INDY Week published a story about the recent City Council decision allowing CACs access to meeting space in 5 specific city community centers. You can read their piece here: CACs are Coming Back and Raleigh’s Council Finally Has a Plan for Community Engagement

We respond with a few points of clarification. The highlighted statements are quotes from the INDY Week article.

1 — “…many continue to criticize the three-minute time limit for all public comments.”

Speakers don’t have a problem with the three-minute time limit. The problem is when the Mayor cuts the time back to two minutes, or even one minute, as she has repeatedly done over the past three years.

2 — “…hosting regular meet and greets between residents and city departments that offer services…”

The best way to accomplish that goal was, as was past custom, to have those groups present at CAC meetings. That way residents can go to one meeting a month and get all the updates and information they need instead of filling up calendars with multiple meetings with each of these departments.

3 — “The community engagement department is asking for enough funding…”

The City was getting a real bargain through the previous CAC model, but now the Community Engagement Department is requesting a lot of resource to do essentially the same job. This in a time when there are other pressing priorities (housing, first responder and other City staff pay, stormwater issues, road repairs, etc).

If the City had only been responsive to the previous requests from CACs for some minimal additional support to improve outreach, this wouldn’t be necessary.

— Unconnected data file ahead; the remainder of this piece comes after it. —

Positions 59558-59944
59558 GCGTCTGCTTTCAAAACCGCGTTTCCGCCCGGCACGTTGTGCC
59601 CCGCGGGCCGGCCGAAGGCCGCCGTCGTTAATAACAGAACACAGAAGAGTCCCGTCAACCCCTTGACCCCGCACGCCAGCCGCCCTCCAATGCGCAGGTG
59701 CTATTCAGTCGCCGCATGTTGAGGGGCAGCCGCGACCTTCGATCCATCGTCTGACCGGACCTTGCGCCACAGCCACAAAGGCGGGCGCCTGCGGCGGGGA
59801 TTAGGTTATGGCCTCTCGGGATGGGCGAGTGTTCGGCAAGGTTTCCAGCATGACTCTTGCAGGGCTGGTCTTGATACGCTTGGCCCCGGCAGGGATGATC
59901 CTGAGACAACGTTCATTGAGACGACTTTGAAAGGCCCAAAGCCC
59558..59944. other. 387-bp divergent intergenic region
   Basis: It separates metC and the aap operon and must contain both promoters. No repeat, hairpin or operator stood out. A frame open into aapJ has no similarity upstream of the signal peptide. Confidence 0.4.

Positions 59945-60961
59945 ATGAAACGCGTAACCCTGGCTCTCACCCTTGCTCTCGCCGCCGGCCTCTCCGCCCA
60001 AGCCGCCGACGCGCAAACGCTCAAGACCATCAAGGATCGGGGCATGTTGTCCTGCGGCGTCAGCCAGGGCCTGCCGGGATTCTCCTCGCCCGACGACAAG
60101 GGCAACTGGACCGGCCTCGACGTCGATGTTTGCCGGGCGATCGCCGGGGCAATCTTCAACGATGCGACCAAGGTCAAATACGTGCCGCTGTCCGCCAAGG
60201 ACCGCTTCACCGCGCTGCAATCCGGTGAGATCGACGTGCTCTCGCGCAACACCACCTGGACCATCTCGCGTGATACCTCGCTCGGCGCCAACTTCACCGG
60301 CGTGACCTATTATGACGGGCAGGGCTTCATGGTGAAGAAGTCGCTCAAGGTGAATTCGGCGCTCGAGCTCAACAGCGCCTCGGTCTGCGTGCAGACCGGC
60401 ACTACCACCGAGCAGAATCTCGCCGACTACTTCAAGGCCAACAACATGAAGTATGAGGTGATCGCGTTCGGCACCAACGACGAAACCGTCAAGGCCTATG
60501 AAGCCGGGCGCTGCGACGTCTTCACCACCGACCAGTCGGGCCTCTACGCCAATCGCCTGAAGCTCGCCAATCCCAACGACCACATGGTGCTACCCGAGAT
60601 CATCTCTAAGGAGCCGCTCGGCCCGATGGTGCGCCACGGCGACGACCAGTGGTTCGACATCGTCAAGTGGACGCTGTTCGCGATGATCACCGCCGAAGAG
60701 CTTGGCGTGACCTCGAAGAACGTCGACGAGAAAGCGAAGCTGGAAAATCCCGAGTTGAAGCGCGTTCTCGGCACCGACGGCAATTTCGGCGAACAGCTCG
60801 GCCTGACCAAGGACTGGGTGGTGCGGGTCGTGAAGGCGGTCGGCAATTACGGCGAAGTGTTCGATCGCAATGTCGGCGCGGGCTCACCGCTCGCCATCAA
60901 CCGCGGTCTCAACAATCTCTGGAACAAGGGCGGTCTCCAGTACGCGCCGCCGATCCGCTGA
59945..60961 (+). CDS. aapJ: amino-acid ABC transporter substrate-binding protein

Bottom line

1 — The CACs stood in the way of Baldwin’s pro-growth, backroom power and influence money machine, fueled by big developer donors who didn’t want to have to deal with CAC neighbors. Under the false pretense of offering a revolutionary new CAC alternative that never materialized, Baldwin’s Council eliminated CAC-developer negotiations that had mitigated development impacts and provided community benefits like affordable housing. Instead, neighborhoods have gotten stuck with highrise development impacts, while Baldwin’s Council has routinely rubber stamped developers’ hugely increased upzoned land values – no strings attached … except the next election’s payola.

Read more here: The Best City Council Money Can Buy   and   Follow the Money.

2 — It’s important to note that CAC votes were NOT binding on Council, just as Planning Commission recommendations are NOT binding.

3 — It’s also important to note that, while one of the pretenses for defunding CACs was that they were not diverse enough, about half of the 18 CACs were in minority neighborhoods and led by people of color.  The CACs that continued to function after February 4, 2020, were largely in white neighborhoods. With their action three years ago, the Council disenfranchised the very population they allegedly were advocating for.

Read more here: Council Abused its White privilege to Suppress All Black CAC Voices   and   The Truth About Raleigh’s CACs.

Livable Raleigh Editorial Team

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